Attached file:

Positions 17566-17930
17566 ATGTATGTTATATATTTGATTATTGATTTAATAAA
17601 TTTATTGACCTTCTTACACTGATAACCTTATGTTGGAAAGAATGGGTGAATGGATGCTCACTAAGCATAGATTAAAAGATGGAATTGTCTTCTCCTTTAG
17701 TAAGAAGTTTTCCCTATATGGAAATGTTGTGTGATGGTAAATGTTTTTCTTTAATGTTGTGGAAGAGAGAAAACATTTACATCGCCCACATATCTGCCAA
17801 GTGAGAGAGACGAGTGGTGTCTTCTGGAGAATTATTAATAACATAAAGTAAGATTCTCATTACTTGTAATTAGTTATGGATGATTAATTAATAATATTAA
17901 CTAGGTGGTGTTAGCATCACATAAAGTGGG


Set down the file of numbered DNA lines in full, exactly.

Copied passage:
Positions 17566-17930
17566 ATGTATGTTATATATTTGATTATTGATTTAATAAA
17601 TTTATTGACCTTCTTACACTGATAACCTTATGTTGGAAAGAATGGGTGAATGGATGCTCACTAAGCATAGATTAAAAGATGGAATTGTCTTCTCCTTTAG
17701 TAAGAAGTTTTCCCTATATGGAAATGTTGTGTGATGGTAAATGTTTTTCTTTAATGTTGTGGAAGAGAGAAAACATTTACATCGCCCACATATCTGCCAA
17801 GTGAGAGAGACGAGTGGTGTCTTCTGGAGAATTATTAATAACATAAAGTAAGATTCTCATTACTTGTAATTAGTTATGGATGATTAATTAATAATATTAA
17901 CTAGGTGGTGTTAGCATCACATAAAGTGGG